This study aimed to investigate the effects of 6-weeks of moderate intensity aerobic exercise on markers of inflammation and symptom severity in those undergoing management of a mental health disorder.Method
Twenty six participants were allocated into two groups, those reporting as apparently healthy (AH, n = 13) or those undergoing the management of a mental health disorder (MI, n = 13). Following a baseline testing and familiarization session, participants commenced the 6-week aerobic training intervention, involving stationary cycling at 65% heart rate reserve for 35 min progressing to 70% for 40 min. Measures of aerobic fitness (VO2peak), anthropometric variables, symptom questionnaires and venous blood were collect pre- and post-intervention. Venous blood was assessed for nod-like receptor pyrin containing-3, interleukin (IL)-6, tumor necrosis factor-alpha (TNF-α), IL-1β, C-reactive protein (CRP) and brain-derived neurotropic factor (BDNF).Results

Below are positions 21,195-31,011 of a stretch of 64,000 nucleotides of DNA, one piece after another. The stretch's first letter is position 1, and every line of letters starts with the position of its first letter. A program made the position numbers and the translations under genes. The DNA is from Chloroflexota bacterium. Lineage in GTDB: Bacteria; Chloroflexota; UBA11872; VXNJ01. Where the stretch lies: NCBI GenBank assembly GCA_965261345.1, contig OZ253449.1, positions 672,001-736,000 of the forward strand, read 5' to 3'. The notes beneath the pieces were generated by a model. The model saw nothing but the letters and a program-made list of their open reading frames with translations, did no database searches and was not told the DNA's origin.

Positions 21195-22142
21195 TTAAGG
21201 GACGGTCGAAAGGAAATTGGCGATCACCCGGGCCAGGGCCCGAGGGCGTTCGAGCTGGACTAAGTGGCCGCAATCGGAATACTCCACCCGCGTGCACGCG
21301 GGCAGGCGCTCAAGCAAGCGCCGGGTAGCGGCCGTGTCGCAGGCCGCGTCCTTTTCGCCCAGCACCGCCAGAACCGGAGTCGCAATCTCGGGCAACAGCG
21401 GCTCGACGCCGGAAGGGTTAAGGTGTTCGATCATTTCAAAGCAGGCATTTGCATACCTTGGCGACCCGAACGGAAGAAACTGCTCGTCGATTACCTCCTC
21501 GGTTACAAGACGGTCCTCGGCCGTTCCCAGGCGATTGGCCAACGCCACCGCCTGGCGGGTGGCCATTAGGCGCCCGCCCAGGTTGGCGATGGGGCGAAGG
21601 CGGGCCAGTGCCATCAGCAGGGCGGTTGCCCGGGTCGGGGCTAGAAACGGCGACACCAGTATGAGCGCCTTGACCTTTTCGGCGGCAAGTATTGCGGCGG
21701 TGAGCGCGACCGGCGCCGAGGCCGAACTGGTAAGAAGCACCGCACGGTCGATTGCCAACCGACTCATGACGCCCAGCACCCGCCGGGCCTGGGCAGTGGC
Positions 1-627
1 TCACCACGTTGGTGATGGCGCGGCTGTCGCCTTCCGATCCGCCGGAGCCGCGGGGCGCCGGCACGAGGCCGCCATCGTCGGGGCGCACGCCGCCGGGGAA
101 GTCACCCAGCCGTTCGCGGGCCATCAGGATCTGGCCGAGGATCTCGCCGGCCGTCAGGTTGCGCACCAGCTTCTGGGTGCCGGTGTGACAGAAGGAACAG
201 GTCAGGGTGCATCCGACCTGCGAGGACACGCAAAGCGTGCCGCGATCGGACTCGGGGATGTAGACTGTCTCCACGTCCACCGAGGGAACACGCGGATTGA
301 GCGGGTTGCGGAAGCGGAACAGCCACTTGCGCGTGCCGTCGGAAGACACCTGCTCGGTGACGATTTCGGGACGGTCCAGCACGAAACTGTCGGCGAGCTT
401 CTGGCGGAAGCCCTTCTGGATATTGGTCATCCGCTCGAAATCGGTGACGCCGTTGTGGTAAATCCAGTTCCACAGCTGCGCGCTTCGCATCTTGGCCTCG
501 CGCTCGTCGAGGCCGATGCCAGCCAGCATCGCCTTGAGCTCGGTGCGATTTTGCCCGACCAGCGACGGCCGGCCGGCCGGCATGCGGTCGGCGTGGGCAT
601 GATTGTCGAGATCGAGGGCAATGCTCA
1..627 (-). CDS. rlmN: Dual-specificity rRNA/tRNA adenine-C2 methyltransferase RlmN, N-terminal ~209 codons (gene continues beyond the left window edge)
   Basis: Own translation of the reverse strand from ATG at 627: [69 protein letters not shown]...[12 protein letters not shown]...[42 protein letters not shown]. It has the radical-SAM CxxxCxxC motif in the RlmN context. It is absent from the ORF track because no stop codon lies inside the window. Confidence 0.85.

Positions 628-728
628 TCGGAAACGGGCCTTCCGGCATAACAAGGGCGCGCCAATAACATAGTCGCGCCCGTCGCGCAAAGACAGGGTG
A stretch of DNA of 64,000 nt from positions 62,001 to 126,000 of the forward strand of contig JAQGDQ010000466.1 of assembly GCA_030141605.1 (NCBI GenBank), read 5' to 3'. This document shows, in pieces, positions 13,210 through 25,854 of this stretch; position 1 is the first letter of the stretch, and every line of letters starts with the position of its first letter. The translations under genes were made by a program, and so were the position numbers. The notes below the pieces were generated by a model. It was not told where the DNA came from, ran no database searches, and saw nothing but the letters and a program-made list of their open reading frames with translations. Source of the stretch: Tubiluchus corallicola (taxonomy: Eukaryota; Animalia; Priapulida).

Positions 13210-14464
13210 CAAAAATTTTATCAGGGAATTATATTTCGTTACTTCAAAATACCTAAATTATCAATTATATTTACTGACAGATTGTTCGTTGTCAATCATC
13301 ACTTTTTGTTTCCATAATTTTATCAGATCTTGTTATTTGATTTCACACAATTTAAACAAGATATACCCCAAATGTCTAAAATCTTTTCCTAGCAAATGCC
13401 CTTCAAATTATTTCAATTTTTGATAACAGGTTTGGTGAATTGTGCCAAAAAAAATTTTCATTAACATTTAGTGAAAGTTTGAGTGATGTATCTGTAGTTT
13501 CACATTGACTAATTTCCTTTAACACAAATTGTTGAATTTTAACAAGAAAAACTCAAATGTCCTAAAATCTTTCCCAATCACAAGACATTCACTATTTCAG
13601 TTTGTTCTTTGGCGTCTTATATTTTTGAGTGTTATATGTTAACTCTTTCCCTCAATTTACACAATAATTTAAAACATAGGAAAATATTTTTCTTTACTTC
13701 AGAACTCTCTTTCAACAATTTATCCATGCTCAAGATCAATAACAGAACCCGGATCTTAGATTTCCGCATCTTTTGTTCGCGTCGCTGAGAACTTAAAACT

There were no baseline differences between groups, however following the intervention the AH demonstrated lower TNF-α (p = 0.049) than the MI group. Within change was observed for the MI group with an increase in VO2peak (p = 0.049) and declines in symptom severity (p = 0.00–0.005). Significant correlations between variables indicated a positive association between body fat, body fat percentage, CRP and symptom severity (p = 0.01–0.04). Conversely, symptom severity and CRP were inversely associated with VO2peak values (p = 0.02–0.04).Conclusion
Six-weeks of moderate intensity aerobic exercise increases VO2peak and reduces symptom severity in those currently undergoing management of a mental health disorder. Further, there may be a physiological link between aerobic capacity, symptom severity, inflammation and adiposity, however greater exploration is required.
|Number of pages||5|
|Early online date||25 Jul 2021|
|Publication status||Published - Oct 2021|